The twist is, of course, that unless you have a large amount of money burning a hole in your pocket, Zerodium isn't going to let you have details of the jailbreak. In fact, it's perfectly possible that they won't make it available to Apple either — which means that our chances of getting a rapid fix to the vulnerability currently remain low.

Instead, Zerodium will be looking to claw back some of the hefty amount of cash it will have paid for the vulnerability, by selling it to those who have the desire and means to pay a large amount of money — such as intelligence agencies that would quite like to use it to the spy on targets such as foreign politicians, and military contractors.

And, of course, it's highly unlikely that anyone paying for the vulnerability will be keen to release details of the zero-day flaw publicly, potentially tipping off foreign states and intended targets to the surveillance danger.

In an interview with Wired, Zerodium's founder Chaouki Bekrar said that two teams had separately attempted to claim the iOS 9 jailbreak bounty, but one had only been partially successful with its exploit.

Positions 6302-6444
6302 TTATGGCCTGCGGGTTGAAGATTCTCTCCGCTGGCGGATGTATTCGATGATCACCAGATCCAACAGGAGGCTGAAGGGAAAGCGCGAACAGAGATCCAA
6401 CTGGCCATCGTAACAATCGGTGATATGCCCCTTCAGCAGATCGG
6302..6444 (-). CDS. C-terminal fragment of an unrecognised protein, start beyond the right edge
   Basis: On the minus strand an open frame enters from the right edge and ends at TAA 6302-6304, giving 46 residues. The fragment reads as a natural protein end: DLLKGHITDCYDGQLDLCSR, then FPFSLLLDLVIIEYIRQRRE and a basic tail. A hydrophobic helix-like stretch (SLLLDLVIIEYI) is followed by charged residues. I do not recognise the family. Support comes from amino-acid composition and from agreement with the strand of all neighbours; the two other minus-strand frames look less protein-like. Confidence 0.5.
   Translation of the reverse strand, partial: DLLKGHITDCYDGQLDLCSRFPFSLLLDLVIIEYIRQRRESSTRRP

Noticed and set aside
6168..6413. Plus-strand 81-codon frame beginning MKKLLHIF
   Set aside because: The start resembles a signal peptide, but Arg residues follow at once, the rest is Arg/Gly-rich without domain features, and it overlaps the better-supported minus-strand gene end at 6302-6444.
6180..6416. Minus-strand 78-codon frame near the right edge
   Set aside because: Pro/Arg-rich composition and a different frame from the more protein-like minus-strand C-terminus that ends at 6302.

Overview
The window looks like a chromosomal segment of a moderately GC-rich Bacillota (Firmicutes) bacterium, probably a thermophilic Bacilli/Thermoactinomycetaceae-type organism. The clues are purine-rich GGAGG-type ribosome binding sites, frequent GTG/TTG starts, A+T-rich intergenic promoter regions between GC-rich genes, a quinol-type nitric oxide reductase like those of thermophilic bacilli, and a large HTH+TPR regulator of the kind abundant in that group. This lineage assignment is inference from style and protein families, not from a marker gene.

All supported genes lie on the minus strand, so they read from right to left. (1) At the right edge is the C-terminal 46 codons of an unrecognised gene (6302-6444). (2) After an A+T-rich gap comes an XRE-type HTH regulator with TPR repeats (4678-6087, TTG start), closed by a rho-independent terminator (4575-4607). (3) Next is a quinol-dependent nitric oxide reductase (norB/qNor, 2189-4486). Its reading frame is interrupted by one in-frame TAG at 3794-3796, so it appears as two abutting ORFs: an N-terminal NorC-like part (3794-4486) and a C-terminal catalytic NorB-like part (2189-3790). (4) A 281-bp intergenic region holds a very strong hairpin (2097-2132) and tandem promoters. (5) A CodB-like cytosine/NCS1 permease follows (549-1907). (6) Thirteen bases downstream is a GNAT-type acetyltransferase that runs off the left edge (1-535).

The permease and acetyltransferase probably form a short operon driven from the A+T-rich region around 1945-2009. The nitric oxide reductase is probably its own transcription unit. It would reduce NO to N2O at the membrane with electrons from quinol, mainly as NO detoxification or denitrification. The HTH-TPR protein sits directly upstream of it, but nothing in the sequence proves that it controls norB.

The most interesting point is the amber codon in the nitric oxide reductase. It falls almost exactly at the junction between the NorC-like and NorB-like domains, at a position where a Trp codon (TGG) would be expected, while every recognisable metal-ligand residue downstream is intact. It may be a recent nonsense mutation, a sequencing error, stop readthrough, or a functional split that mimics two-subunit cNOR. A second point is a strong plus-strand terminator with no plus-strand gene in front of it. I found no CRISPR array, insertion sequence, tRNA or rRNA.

My guess is that even Apple — with the huge amount of money at its disposal — won't be keen to be bent over a barrel by vulnerability broker firms like Zerodium, and so the vulnerability won't be shared with the one group of developers that might be able to do everyone with an iOS device a favour, and provide an official patch.

The one silver lining, at least for now, is that because of the high expense of the new jailbreaking exploit it is unlikely to be used in a widespread attack — instead, whoever stumps up the cash is likely to use it in very targeted situations, hoping that the jailbreak doesn't leak into the wild, dramatically reducing its potency in future hacks.

About Graham Cluley